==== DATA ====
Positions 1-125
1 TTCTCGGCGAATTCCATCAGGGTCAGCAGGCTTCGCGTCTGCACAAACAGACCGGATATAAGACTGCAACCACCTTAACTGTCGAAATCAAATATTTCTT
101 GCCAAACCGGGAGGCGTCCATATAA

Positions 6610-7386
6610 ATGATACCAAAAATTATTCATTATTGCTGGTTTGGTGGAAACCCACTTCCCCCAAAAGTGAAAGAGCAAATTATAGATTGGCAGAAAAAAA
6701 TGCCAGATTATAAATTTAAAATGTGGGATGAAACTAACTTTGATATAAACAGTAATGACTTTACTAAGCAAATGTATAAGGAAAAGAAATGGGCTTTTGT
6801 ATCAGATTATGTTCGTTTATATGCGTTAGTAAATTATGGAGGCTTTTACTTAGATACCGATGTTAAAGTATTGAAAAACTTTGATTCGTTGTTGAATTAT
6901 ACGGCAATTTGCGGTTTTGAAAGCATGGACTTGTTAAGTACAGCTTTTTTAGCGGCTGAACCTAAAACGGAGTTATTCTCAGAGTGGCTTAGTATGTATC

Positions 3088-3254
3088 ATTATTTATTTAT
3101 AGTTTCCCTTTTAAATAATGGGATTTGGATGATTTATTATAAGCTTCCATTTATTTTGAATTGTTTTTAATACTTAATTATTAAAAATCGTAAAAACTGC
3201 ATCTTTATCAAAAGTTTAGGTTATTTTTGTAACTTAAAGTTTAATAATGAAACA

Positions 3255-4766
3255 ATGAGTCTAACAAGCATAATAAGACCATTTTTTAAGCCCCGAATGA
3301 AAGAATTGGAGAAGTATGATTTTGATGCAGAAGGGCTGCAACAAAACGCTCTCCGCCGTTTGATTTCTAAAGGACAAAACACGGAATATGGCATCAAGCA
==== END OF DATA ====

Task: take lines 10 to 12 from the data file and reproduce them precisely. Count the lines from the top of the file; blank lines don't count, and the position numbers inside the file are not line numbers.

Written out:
3088 ATTATTTATTTAT
3101 AGTTTCCCTTTTAAATAATGGGATTTGGATGATTTATTATAAGCTTCCATTTATTTTGAATTGTTTTTAATACTTAATTATTAAAAATCGTAAAAACTGC
3201 ATCTTTATCAAAAGTTTAGGTTATTTTTGTAACTTAAAGTTTAATAATGAAACA